This talking point is in two parts. Part 1 is contextual while Part 2 is instructional.

Part 1

The Context for Rejecting Dogma

Several years ago, I was identified as being an introvert on one of those silly personality type tests. Hmm. Have you ever been identified as X or Y and found yourself subsequently living according to that label? Living according to the identity stories created for us by others?

Chloe, my 18-year-old daughter, has just delivered her last speech as school captain. She has proved herself to be an extraordinary leader this last year. There is a message in her speech that I just love:

“We spend so much time trying to find ourselves at school. Am I popular? Am I smart? Am I arty, dancy, sporty? The truth is you are none of these things, you are something deeper, truer and less impermanent than the labels of identity we adopt and carry throughout our school career. Allow your light to shine [school motto] by focusing on what is true, not just what is new. I reckon the greatest gift we can give another is the gift of seeing them for who they are, not just what society expects them to be.”

This notion of the labels of identity, I simply love it. I told her I want to be on her staff when she runs Greenpeace 2.0 or the Intergalactic United Nations—Ad Astra, Chloe!

British singer, Sam Smith, recently came out as identifying as non-binary. After looking it up (in this modern world, a 51-year-old Australian man needs to Google things sometimes… okay, a lot of the time), I just fell in love with their powerful declaration to rise above labels. I spent the rest of the day with Sam Smith songs on auto play – phew, that was a lot of serious emoting.

I started to watch Dr Jordan Peterson’s response to the legalisation of non-binary pronoun use in Canada. Wow. There is tonnes of opinion and heat surrounding the issue of gender identification.

But what’s all this heat about? It’s clearly not about gender.

I think fear and control are driving any anti-PC backlash in this issue.

It seems that many people feel safe and ‘in control’ with absolutes. Black, White. Friend, Foe. Love, Hate. Good, Evil. Male, Female. I just don’t believe life is that binary, that clear-cut, that convenient. In my opinion, wearing binary coloured goggles gives you a pretty limited view of life.

"You are something deeper, truer and less impermanent than the labels of identity we adopt"


Personally, whenever I am given a binary choice or an ultimatum, my oppositional defiance disorder kicks in and I find myself assertively seeking to obfuscate the dogmatic perspective. The more adamant the point of view, the less I buy into it. I think this rejection of absolutes is cross generational and I also think that it is on the rise in today’s youth. Power on.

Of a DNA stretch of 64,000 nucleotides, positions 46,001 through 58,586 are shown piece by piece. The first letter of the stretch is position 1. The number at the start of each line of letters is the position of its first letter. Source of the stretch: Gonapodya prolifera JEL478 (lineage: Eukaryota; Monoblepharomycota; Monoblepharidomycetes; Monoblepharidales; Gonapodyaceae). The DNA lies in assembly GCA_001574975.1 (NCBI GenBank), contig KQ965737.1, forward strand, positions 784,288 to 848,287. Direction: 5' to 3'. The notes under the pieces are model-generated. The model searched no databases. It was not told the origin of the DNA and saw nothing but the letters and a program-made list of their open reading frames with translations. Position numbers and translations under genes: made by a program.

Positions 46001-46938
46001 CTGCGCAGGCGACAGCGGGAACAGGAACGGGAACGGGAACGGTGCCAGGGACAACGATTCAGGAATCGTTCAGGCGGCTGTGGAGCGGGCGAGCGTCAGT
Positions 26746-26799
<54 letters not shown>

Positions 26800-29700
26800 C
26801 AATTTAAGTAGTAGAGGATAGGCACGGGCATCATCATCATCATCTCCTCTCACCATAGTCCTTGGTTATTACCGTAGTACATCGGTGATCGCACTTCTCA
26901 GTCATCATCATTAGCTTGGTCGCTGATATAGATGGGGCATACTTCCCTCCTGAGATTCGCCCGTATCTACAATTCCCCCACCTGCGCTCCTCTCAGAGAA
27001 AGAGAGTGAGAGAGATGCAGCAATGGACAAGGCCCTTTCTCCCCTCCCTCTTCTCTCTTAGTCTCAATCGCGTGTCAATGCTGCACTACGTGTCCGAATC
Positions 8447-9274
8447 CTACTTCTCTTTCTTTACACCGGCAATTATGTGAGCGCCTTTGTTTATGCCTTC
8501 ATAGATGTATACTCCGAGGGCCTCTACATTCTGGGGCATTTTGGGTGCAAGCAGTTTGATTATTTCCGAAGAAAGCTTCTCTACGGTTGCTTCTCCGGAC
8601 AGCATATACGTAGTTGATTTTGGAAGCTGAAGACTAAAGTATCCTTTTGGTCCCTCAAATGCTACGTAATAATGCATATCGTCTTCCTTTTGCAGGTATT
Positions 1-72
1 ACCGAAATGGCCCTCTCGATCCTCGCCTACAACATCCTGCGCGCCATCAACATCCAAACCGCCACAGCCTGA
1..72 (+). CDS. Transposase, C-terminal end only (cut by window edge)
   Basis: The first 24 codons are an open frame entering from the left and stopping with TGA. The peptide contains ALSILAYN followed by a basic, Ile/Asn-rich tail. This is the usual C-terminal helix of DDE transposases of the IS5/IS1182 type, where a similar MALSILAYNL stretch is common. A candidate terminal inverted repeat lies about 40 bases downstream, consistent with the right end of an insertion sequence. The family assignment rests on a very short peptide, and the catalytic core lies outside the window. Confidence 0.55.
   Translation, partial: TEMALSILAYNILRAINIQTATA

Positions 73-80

It’s pretty simple to me. What do you want and need from me? If there is no obligation or compromise, then ‘whatevs’, ‘be who you want to be, do what you want to do, yeah.’ Let’s stop telling each other who to be or what to do and let’s just meet each other wherever we are at. Maybe life will offer more wonder and delight as a result? You do you, boo! (Thank you, Urban Dictionary, so helpful.)

Diversity and inclusiveness are bigger than ethnicity, gender or age. It’s about the wondrous variety that is present in our world. After all, variety is the spice of life. Life would taste pretty bland without it.

Go ahead, be yourself. Be whoever you want or need to be.


Go ahead, be yourself. Be whoever you want or need to be.

Part 2

How to Break the Deadlock

The Habit of Three

As a leader, there is a way to break the deadlock caused by dogma.

You can develop the habit of three.

Comedians know that three average jokes create a bigger laugh than one cracker joke. Dr King, Obama and JFK built their speeches around three core ideas and three comments related to each point. A three-by-three matrix is the perfect strategic map or plan and it creates the ideal formula for message management.

My friend, Col, thinks that when it comes to meetings, three is the right number of attendees. Jeff Bezos believes that if two pizzas can’t feed the attendees, you have too many people in the meeting. Three people, three slices each (and a few to go in the fridge for lunch the next day). Three topics discussed, three decisions made. In my mind, this is the perfect symmetry of three.

Start to develop the habit of three.

Three is good.


Start to develop the habit of three.

1. Three kills duality

Two is not a choice; it’s an ultimatum. Ultimatums are fundamentally binary, e.g. on/off, yes/no, hot/cold. I’m glad that when I was a kid they didn’t have most of the labels and diagnoses that kids get pasted with today. If they had I am sure that I would have been diagnosed as having Oppositional Defiant Disorder. If you tell me no, I find myself drawn to ignore that directive just to be noncompliant. I suspect that few of us like to have our options reduced to two uncreative and inadequate binary choices. I love the simple way that three breaks duality.


2. Three creates movement

The role of a leader can be defined as reducing fear and replacing it with confidence, removing confusion and replacing it with clarity and mobilising people in pursuit of a better future. Three elements, three ideas, three messages, three stages. Three provides mental momentum. Unpacking three ideas in a sequence overcomes resistance and inertia and creates a compulsion to act.


3. Three builds diversity

Two might be an accident. If we give two ideas, two demographics, two stereotypes, our audience thinks “coincidence”. Three is design. The deliberate use of a third person, example, type or idea communicates range and breadth (or at least the start of it). Three proves your point.

Some historically famous threesomes:


Develop the habit of three.